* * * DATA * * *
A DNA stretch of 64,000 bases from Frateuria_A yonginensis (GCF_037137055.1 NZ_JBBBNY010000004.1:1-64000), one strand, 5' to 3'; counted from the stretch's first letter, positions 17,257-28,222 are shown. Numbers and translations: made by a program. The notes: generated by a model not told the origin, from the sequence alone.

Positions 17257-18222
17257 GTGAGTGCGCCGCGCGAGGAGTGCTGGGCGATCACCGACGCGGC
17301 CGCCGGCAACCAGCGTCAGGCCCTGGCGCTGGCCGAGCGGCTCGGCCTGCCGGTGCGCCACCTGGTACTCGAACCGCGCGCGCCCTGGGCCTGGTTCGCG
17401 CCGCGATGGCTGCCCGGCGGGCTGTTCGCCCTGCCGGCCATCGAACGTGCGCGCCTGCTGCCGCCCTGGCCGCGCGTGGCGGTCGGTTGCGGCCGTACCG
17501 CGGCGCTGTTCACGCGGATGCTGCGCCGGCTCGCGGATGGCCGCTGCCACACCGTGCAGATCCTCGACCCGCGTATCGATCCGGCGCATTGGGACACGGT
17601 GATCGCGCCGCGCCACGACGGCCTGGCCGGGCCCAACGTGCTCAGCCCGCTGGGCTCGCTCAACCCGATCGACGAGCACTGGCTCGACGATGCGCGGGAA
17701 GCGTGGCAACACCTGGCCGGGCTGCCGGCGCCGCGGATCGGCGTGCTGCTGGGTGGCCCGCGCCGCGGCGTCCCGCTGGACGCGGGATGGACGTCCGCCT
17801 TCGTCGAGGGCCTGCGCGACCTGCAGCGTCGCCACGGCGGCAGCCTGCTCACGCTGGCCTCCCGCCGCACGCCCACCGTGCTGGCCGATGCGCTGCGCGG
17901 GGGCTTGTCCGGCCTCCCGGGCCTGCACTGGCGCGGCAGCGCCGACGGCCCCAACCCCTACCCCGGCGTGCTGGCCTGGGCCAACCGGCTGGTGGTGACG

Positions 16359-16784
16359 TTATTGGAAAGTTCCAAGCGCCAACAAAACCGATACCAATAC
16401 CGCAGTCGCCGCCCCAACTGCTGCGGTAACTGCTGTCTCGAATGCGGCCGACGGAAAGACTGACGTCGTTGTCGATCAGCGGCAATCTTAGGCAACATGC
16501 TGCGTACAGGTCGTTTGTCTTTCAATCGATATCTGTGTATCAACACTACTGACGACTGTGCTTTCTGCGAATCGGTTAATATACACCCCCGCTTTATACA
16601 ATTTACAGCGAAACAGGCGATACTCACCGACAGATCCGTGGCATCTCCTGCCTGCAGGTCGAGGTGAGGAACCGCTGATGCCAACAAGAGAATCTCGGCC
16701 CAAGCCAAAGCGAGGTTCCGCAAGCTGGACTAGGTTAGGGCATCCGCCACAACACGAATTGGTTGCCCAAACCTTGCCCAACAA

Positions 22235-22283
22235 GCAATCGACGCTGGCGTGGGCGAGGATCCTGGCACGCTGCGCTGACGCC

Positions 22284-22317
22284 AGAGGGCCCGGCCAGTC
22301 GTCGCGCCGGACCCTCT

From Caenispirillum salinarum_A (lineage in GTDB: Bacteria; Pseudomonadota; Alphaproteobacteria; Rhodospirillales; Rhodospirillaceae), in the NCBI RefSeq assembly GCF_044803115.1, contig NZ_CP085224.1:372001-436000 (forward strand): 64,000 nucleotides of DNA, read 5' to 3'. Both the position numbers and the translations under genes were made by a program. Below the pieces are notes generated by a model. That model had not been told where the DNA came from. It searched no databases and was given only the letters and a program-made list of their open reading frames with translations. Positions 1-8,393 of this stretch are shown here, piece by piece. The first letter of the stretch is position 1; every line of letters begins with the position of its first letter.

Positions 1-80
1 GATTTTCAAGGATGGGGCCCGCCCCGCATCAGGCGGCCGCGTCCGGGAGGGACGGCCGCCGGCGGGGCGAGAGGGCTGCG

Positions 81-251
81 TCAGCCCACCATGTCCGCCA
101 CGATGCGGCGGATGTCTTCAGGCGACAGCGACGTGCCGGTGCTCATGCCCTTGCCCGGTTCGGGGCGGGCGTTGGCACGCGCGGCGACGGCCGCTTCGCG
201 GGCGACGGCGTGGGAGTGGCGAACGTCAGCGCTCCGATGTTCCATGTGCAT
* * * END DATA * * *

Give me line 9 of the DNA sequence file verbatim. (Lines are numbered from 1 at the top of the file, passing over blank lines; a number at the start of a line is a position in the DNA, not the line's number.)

17801 TCGTCGAGGGCCTGCGCGACCTGCAGCGTCGCCACGGCGGCAGCCTGCTCACGCTGGCCTCCCGCCGCACGCCCACCGTGCTGGCCGATGCGCTGCGCGG